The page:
Republican politicians don’t have monopoly on being racist 

Oh, this one is way too good to pass on writing about it.

Senate Majority Leader Harry Reid got nailed for uttering what may be one of the most stupid — and flagrantly racist — comments in some time. Here’s the kicker, and what makes this so good: The remarks were about the leader of his party.

That would be President Barack Obama of course, who, Reid said, is refreshingly bereft of “Negro dialect” when he speaks.

“Negro dialect”? Is Reid’s mind stuck way back in the 1940s? Here is Reid’s complete comment, in a book entitled “Game Change”:

“[Reid] was wowed by Obama’s oratorical gifts, and believed that the country was ready to embrace a black presidential candidate, especially one such as Obama — a ‘light-skinned’ African American ‘with no Negro dialect, unless he wanted to have one,’ as he later put it privately.”

I’m not sure whether I should condemn Reid or slap him on the back for this Brobdingnagian gaffe. By cramming his foot down his throat so deeply, Reid has proved that, liberal dogma notwithstanding, conservatives and Republicans don’t have the monopoly when it comes to making racist comments.

Liberals and Democrats might deny that charge, but I got a full dose of it in late 2008, days after Obama won the general election.

I was at the annual Trotter Group meeting, an organization comprised of black columnists from across the nation. A young black man who worked for the Republican National Committee came to speak to the Trotters. He told them that he joined the party because Republican doctrines were most in accord with his personal beliefs.

When the question-and-answer period came, he got hammered. How could he identify with those racist Republicans, some members demanded to know. Another came up with this gem: “I don’t see how any intelligent black person could be a Republican.”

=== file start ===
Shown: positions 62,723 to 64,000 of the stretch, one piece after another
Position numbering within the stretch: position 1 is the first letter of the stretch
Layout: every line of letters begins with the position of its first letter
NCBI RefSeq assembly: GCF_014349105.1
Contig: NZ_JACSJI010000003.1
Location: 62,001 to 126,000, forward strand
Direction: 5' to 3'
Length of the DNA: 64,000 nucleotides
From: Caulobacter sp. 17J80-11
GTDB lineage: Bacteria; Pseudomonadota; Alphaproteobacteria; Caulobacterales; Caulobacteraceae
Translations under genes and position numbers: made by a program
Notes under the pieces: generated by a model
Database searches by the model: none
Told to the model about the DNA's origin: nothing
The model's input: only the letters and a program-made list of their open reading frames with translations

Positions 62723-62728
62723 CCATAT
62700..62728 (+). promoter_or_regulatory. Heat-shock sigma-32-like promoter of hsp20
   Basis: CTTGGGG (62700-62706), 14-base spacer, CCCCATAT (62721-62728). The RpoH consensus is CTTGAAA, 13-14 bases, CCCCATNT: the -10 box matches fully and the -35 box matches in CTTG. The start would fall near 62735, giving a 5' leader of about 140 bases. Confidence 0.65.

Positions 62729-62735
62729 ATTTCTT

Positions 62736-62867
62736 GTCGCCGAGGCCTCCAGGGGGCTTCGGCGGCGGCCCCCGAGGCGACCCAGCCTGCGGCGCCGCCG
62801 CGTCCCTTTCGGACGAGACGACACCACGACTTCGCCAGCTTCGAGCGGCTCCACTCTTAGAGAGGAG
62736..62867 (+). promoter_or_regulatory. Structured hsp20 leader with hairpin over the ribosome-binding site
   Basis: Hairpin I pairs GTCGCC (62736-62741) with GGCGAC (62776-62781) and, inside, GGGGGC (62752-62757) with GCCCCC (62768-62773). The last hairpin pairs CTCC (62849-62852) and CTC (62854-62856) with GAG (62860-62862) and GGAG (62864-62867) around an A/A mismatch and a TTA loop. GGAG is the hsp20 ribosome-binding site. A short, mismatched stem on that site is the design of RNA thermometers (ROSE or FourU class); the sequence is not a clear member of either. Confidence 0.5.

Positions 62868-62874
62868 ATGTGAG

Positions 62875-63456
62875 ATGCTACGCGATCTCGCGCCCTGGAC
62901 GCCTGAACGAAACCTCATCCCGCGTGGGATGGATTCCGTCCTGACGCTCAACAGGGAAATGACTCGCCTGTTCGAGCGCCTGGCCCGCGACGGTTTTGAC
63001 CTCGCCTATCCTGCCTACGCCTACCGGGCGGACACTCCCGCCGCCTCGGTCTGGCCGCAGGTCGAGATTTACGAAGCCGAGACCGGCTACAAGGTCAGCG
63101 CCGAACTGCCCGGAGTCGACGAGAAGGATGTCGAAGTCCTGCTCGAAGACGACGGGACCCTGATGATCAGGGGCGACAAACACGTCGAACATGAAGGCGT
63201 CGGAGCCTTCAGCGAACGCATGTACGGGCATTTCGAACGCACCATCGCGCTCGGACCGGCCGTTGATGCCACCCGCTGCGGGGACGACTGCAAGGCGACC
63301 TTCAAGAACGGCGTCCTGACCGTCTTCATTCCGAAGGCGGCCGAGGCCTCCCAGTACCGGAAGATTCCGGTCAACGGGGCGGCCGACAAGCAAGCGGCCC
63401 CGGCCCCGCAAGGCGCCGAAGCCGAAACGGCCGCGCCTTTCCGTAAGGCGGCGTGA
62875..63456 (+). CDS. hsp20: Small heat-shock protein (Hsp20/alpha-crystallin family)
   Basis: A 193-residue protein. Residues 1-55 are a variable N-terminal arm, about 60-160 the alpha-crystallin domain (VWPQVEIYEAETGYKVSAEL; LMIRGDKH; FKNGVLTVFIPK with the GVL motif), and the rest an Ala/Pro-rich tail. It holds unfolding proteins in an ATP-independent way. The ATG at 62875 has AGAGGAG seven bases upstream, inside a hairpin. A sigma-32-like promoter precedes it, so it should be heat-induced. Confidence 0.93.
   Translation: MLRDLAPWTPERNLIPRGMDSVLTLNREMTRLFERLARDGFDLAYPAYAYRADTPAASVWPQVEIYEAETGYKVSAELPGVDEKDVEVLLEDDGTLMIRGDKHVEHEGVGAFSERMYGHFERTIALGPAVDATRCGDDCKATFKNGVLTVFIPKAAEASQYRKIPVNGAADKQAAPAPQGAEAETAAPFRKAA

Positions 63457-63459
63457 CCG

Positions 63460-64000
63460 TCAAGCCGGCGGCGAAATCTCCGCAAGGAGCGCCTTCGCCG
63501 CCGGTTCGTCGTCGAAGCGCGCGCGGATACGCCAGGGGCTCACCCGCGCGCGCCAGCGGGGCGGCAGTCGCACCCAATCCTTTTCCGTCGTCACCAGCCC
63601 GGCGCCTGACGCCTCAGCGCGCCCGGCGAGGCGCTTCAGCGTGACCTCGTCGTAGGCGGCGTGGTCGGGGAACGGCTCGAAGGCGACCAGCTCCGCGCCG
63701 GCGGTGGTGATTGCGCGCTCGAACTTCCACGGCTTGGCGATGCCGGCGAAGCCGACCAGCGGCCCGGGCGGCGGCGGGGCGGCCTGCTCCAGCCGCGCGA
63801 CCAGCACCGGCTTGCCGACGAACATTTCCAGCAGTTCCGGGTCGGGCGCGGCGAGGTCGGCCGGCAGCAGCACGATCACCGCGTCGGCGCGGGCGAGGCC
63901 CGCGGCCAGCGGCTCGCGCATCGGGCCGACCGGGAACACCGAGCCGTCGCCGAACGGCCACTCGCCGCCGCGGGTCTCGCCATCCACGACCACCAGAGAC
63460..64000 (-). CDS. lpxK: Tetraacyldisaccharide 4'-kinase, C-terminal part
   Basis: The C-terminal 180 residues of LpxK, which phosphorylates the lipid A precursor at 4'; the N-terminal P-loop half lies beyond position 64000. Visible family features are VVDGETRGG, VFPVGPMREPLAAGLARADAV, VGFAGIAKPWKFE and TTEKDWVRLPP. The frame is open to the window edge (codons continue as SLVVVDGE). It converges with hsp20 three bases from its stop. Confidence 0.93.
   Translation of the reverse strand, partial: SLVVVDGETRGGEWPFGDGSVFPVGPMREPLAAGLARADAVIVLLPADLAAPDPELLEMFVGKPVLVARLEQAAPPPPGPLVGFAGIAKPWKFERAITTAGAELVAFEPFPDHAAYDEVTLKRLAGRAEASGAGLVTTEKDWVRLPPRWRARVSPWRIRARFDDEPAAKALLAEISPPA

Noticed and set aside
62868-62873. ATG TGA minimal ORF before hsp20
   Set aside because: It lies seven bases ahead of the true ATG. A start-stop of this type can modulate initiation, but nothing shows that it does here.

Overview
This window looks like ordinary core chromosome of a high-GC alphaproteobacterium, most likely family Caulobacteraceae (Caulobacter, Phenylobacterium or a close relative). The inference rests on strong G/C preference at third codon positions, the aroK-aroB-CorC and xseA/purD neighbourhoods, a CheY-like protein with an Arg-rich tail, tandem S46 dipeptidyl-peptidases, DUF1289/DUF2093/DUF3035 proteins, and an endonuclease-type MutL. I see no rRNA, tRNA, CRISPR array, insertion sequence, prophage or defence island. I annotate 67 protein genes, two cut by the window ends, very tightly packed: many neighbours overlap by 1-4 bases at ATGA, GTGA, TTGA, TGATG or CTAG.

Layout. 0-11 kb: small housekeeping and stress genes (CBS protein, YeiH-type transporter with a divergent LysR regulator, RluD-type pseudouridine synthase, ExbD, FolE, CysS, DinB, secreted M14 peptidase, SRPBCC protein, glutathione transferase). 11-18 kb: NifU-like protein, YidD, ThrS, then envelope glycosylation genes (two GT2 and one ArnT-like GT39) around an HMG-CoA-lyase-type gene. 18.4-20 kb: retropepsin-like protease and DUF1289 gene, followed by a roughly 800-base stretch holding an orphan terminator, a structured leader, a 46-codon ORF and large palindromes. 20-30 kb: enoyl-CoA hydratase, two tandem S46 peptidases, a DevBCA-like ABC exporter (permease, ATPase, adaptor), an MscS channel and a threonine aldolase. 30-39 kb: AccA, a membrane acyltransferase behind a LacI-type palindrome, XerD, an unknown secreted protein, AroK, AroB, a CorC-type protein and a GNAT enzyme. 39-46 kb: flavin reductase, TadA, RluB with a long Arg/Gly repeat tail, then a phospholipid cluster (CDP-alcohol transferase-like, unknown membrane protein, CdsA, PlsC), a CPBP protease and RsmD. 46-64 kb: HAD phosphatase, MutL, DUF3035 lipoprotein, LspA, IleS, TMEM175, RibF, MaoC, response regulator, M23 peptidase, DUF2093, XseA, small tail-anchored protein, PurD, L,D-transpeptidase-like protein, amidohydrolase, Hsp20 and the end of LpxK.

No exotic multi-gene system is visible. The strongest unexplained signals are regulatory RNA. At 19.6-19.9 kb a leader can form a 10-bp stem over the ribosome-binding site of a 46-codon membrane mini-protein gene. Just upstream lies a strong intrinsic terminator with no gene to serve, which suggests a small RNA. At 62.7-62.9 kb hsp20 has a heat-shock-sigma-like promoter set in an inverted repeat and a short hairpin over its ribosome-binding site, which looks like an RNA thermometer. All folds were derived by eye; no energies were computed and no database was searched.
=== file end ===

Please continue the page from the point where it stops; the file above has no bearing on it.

I’m sure it was quite a shock to the young man — as it was to me — that all black Republicans are idiots and all black Democrats are Phi Beta Kappa material. It struck me immediately that former U.S. ambassador Alan Keyes is not only a black Republican, but also probably more intelligent than all members of the TG combined.

Now, thanks to Reid, I can make the observation that Democrats can be every bit as racist as liberals claim Republicans are. And make no mistake about it: Reid’s statement was racist.

He not very subtly implied that “light-skinned” blacks are superior to dark-skinned blacks. And he didn’t have the good sense to know that he’d ventured into a very dangerous, volatile area. Believe me, black folks don’t bring up this “light-skinned vs. dark-skinned” thing unless we really have to.

How has Obama reacted to all this? Why, by accepting Reid’s pathetic apology and declaring “the book is closed” on the matter. White guys like Don Imus must be wondering where Obama was when they really needed him.

Examiner Columnist Gregory Kane is a Pulitzer-nominated news and opinion journalist who has covered people and politics from Baltimore to the Sudan.


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Gregory Kane


Examiner columnist Gregory Kane is an award-winning journalist who lives in Baltimore.

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